Belfast Telegraph

Diner claims 'religious ceremony' during Sunday lunch left bad taste

By Claire Williamson

A woman has spoken out about how she felt "uncomfortable" when she was approached about religion in a Northern Ireland restaurant - and when a religious act appeared to take place nearby.

However, a pastor has argued that he feels people are "too quick to be offended".

Northern Ireland woman Kelly along with her daughter was meeting friends at the Loughshore Hotel.

When they arrived she said she could see two men looking over at the table - they then came over and started giving out Christian tracts.

Kelly told the BBC Stephen Nolan Show yesterday morning: "They stood over us for quite a while.

"We felt uncomfortable but the manager came over to the table about five minutes later and asked was everything ok.

"I didn't want to be rude so I shook my head and said it wasn't and the manager asked the men to leave the table."

The group got on with their meal and didn't think anything more of it until they looked across the room and saw what appeared to be a religious act or ceremony at the table.

She said: "There was a man who had his hands on a lady's head, she had her hands up and the man produced a bottle of holy water and the lady repeated what the man was saying.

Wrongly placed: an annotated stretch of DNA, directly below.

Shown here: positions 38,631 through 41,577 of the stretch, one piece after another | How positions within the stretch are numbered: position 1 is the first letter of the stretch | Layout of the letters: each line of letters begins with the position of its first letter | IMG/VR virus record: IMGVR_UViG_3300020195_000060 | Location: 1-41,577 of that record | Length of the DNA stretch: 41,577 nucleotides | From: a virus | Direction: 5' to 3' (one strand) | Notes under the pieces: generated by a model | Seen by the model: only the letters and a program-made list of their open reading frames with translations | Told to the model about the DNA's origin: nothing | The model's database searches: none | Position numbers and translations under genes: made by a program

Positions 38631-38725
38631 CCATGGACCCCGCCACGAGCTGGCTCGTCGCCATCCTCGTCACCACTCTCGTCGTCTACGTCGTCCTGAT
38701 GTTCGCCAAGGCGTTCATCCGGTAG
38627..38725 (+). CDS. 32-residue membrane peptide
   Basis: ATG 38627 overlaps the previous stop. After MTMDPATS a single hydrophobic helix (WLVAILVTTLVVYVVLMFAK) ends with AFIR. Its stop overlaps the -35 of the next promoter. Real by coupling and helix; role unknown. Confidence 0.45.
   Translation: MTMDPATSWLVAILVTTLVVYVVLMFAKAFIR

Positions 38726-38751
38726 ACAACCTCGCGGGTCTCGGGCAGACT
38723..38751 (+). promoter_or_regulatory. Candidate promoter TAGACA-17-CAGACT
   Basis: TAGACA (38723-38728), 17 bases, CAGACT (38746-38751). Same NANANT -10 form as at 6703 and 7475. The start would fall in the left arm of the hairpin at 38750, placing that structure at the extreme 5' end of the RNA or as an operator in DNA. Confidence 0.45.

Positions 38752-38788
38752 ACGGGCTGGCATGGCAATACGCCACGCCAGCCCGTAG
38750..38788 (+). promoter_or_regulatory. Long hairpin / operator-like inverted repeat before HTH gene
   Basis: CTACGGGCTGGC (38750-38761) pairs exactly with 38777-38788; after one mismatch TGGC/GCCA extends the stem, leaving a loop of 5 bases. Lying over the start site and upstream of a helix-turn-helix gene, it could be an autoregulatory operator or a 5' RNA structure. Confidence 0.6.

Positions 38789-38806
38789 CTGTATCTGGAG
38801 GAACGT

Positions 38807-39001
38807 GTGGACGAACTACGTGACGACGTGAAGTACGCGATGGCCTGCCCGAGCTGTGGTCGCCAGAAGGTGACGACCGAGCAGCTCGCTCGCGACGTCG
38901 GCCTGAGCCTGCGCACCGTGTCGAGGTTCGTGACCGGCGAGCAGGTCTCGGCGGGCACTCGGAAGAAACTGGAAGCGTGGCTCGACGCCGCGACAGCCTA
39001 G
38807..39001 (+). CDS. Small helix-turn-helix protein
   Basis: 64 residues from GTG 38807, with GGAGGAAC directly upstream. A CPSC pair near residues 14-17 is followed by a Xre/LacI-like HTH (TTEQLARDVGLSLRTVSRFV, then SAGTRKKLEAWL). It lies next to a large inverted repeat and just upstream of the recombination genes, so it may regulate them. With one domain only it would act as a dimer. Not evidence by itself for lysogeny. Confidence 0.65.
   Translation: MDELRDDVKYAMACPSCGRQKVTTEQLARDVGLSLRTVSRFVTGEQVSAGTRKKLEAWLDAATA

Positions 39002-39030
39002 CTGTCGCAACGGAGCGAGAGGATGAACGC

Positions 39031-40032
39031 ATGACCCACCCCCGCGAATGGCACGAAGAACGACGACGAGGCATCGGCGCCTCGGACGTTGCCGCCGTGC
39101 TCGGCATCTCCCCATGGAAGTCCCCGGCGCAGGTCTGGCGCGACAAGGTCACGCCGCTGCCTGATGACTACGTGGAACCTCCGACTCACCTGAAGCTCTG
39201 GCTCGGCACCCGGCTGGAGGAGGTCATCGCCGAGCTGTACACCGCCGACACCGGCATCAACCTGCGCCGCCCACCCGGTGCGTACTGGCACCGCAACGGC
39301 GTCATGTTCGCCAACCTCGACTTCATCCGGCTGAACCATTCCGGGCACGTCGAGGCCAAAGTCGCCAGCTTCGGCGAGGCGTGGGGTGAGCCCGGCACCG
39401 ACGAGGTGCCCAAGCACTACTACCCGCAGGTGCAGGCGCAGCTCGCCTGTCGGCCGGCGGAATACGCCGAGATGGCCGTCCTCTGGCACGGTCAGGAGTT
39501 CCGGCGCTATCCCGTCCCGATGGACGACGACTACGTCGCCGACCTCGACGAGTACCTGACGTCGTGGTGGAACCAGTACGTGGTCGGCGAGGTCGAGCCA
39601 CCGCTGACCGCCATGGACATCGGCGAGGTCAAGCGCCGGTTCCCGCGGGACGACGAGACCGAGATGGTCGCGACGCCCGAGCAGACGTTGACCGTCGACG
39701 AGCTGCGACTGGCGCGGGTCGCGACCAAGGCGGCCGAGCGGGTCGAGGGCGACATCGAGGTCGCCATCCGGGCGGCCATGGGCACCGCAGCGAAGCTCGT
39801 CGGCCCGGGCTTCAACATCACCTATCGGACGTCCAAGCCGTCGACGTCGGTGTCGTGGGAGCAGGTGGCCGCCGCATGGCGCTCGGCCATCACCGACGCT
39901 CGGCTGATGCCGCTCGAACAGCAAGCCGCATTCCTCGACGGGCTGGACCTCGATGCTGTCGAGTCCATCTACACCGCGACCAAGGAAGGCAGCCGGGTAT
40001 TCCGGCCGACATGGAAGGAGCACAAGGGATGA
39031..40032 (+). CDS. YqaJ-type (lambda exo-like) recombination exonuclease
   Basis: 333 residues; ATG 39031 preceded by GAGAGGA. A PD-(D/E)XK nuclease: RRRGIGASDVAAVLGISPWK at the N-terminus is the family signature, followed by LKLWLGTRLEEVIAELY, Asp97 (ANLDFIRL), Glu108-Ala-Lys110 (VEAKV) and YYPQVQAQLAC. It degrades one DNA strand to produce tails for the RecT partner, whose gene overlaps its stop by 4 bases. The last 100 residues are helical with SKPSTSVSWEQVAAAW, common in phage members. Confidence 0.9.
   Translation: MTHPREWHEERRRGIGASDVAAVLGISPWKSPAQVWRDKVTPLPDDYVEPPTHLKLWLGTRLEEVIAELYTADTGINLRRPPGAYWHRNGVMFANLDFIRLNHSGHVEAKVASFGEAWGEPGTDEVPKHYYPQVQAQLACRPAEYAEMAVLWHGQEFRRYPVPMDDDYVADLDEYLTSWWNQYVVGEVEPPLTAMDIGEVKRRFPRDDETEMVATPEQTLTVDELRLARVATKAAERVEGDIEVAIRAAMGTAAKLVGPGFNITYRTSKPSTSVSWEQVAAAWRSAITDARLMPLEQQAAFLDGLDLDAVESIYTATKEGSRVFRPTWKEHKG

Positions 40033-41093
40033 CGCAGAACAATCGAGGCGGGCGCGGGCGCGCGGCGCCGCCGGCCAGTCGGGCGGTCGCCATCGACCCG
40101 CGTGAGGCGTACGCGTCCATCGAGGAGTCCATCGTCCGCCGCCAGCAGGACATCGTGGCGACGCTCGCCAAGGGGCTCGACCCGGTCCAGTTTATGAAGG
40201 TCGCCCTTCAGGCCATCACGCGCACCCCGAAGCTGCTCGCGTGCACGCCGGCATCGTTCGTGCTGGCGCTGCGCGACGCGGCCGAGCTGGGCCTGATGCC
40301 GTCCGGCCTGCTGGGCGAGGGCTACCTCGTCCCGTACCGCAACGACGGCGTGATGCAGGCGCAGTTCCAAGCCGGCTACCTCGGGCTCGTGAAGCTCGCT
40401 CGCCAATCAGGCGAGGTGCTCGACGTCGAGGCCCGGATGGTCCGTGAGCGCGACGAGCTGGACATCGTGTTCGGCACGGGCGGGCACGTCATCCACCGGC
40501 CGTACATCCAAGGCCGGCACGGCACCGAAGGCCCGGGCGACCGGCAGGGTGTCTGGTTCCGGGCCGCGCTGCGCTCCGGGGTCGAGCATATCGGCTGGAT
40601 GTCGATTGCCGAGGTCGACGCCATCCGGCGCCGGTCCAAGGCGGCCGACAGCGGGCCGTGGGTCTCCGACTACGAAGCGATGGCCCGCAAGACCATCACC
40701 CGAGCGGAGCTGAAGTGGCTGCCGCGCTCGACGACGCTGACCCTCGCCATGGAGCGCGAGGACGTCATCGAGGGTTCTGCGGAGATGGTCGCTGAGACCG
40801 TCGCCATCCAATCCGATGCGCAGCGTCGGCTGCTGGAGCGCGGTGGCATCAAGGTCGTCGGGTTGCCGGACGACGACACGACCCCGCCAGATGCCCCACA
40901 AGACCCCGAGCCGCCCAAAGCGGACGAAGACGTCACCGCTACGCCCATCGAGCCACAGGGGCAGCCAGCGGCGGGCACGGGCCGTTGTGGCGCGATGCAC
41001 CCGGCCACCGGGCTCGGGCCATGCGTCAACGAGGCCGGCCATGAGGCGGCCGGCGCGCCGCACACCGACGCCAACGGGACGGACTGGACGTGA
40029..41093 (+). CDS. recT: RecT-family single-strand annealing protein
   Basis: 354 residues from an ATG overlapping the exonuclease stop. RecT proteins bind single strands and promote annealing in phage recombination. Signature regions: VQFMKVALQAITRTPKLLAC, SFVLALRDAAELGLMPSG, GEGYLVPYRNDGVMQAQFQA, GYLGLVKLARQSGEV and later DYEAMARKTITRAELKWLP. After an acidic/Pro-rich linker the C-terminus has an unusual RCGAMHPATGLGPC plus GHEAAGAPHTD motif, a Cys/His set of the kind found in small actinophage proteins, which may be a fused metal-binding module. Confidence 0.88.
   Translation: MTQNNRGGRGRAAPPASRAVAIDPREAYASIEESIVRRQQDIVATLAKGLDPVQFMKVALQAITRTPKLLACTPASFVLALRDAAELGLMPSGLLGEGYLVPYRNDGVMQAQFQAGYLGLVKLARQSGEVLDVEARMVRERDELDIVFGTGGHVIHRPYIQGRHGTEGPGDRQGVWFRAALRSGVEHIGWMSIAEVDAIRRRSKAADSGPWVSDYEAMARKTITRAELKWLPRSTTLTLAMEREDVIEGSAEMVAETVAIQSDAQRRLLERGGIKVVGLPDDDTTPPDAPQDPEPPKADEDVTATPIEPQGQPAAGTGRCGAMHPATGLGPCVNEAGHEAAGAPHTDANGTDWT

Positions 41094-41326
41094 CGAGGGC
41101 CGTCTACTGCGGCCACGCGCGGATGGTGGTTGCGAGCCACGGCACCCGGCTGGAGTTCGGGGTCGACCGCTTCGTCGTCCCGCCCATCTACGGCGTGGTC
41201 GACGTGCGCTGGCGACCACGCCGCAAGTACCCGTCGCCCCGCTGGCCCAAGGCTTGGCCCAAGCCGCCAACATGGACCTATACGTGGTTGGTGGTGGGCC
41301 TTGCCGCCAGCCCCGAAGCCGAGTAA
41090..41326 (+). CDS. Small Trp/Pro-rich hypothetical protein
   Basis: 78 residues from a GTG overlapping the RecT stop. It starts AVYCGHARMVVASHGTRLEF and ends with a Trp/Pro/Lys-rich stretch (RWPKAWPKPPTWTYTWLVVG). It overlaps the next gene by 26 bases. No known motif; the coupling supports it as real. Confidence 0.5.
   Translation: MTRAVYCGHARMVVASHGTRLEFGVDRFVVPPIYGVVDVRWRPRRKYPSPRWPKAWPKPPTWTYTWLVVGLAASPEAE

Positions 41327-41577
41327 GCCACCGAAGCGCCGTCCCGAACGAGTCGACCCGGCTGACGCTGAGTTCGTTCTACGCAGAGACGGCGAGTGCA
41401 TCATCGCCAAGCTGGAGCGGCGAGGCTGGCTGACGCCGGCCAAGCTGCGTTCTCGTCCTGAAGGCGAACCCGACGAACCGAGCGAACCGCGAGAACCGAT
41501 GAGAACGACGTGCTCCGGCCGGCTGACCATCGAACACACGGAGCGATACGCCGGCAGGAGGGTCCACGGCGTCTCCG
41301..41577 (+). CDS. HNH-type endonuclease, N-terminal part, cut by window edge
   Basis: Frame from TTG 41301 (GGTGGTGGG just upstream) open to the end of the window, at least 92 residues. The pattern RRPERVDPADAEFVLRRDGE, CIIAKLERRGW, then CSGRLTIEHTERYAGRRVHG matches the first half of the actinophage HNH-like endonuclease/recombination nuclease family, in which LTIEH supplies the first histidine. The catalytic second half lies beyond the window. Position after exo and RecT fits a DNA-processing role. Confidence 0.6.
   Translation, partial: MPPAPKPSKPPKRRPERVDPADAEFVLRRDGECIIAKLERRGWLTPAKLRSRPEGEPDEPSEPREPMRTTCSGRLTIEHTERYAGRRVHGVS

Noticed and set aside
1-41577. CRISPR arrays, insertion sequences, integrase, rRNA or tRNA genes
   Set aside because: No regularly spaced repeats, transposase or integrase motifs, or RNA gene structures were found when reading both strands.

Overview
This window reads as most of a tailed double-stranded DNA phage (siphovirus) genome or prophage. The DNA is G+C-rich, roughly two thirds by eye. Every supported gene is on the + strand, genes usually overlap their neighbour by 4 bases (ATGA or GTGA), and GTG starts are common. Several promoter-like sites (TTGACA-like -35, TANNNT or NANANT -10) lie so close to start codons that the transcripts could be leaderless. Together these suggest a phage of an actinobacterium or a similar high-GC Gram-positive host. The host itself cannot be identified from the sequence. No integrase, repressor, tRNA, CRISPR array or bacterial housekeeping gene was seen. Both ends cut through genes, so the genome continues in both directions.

"We had come out for Sunday lunch and this was right at the very front of this room.

"It was more than just a prayer and it looked like a ceremony. It wasn't the place for it. It was a public area and we had come out for food and our kids felt uncomfortable.

"The other staff had made comments on it as well - how uncomfortable they felt. I didn't think it was the time or the place. "

She told the Belfast Telegraph that it is more of an issue of the way the situation was "handled".

When contacted, a hotel spokesperson apologised for the incident but said hotel staff acted with "tact and sensitivity".

In a statement, the spokesperson said: "We are sorry that the guest in question felt uncomfortable with the actions of another member of the general public.

"With tact and sensitivity our service team managed the situation as it arose.

"Upon subsequent communication with the guest, we offered by way of a gesture of goodwill, a refund of the food bill of £99.75 for three adults and two teenagers."

The statement added: "When we declined the request to additionally refund the drinks bill of roughly £50 they communicated their dissatisfaction, which we acknowledged. At this point the guest terminated the telephone conversation.

"The hotel followed up on this communication with an email from the hotel general manager.

"We are sorry that the guests did not enjoy their experience at our very popular Sunday Carvery of Easter Sunday past and remain willing to extend the gesture of goodwill to refund the total food bill."

However, Kelly has alleged that the conversation was terminated by the hotel.

She said that they accepted the offer of the return of the food bill at the time but are yet to receive it.

Speaking on the Stephen Nolan show, Pastor Brian Maddens said people were too quick to be offended.

He said: "My problem is we are being offended at everything in this day and age.

"I'm not surprised people are offended when they see an expression of Jesus in a public place."

He disagreed that it should have taken place in private.

He said: "Jesus didn't do his ministry in a private place, he did it in a public place."

Belfast Telegraph


From Belfast Telegraph